HOUSTON, Minn. (WCCO) — Autumn in Minnesota. This time of year the trees around the town of Houston hold more than just colorful leaves.
From barred owls to barn owls, the International Owl Center is a sort of school for people who give a hoot about these birds.
“People always ask, why on earth do you have an International Owl Center in a town of less than 1,000 people in the middle of nowhere?” said Karla Bloem, executive director of the center. “And the answer is: It evolved here.”
Years ago, Houston was looking to put a nature center at the head of the Root River trail. That’s when executive director Karla met Alice.
“She had fallen out of her nest when she was three-weeks-old and permanently damaged her elbow and had to find a place in need of an education bird,” Karla said.
So Karla took Alice to her new home and quickly learned just how curious people are about owls. Three hundred people showed up for Alice’s “hatch day” party. And things took off from there.
“Within a few years we had people flying here from Alabama, California, New York,” Karla said. “Why are you flying to Houston, Minnesota, in early March? That’s when we realized there was nobody in North America doing anything like it.”
“I’ve been to raptor centers and wildlife centers but never anything that concentrated on owls,” said visitor John Stolwyk, who traveled with his family from Columbia, Missouri.
The owl center moved to its current location 5 years ago, and every morning four birds are brought over from their aviary.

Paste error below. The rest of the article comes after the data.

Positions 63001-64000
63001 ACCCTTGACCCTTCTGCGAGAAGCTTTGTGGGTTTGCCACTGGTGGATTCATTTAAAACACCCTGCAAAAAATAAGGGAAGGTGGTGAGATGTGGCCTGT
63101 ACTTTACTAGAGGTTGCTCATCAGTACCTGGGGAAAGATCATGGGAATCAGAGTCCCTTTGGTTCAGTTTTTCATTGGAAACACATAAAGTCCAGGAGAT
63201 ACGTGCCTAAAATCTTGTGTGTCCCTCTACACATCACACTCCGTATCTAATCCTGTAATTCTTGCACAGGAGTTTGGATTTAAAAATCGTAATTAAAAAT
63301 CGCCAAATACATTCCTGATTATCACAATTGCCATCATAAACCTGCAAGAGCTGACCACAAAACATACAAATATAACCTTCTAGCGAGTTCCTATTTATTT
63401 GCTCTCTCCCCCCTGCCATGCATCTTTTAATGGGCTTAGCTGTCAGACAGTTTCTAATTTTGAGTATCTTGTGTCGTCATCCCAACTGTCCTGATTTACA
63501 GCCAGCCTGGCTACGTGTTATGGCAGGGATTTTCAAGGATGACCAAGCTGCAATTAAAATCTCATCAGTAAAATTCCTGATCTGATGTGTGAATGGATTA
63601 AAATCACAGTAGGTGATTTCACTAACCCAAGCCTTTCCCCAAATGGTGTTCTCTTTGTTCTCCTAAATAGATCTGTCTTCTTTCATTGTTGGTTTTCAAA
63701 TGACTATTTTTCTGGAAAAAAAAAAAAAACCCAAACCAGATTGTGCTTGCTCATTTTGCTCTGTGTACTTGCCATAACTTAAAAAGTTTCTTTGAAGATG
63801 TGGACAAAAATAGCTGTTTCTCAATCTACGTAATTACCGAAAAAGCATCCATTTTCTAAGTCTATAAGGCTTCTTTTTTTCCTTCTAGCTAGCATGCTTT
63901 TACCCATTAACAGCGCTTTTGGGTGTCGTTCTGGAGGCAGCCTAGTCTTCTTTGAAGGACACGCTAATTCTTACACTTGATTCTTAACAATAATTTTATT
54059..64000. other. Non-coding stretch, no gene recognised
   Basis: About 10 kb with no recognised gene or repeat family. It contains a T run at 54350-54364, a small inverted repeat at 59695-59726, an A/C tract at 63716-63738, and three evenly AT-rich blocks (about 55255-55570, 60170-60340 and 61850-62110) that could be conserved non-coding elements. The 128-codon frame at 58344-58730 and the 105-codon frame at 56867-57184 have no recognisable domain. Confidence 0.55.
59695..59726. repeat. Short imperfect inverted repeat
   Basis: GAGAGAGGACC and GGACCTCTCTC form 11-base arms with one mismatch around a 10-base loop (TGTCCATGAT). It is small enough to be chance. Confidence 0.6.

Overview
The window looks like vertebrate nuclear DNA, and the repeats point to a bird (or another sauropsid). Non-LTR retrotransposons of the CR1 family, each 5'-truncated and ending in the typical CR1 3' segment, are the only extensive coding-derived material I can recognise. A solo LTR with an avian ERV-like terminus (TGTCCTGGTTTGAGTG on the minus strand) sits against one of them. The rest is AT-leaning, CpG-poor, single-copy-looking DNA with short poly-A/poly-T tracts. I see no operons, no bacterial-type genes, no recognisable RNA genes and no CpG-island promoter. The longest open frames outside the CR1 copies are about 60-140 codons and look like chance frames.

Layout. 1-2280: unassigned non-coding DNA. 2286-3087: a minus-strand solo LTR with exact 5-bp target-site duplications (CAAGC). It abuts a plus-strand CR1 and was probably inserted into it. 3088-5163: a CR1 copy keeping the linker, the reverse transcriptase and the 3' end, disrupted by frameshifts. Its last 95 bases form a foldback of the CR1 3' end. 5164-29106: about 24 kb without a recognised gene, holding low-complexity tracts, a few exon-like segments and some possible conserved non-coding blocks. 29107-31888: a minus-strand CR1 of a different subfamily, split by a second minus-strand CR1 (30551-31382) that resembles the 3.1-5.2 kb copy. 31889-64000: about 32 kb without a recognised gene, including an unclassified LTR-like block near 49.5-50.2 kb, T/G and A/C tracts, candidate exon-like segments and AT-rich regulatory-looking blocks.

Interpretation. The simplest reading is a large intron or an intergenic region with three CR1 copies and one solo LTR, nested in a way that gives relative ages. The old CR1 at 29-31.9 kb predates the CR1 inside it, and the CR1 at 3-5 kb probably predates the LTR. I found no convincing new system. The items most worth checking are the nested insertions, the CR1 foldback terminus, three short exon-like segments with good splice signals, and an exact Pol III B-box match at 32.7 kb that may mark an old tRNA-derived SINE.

“This is Ruby, the great horned owl, and she is six years old,” said Karla with Ruby perched on her arm.
Ruby, Piper, Uhu and JR are front and center. “Jacks of owl trades”- each educates visitors in their own way.
“Great Horned Owls will eat skunks. They are a very good friends to us because skunks are the biggest carriers of rabies in Minnesota,” Karla said. “Most only weigh a few pounds. Plumage makes them look much bigger than they really are.”
For many species, Minnesota is the perfect home. Karla and her crew want people to know that rat poisons can hurt these birds, while leaving dead trees up for nesting can help. They’re looking to make their visitors wiser – much like the animals they’ve grown to love.
“Empower people to give them the knowledge to make choices in their life that are good for owls and good for other wildlife and the environment too,” Karla said.
The International Owl Center has had to make changes during the COVID-19 pandemic, but is still open for visitors.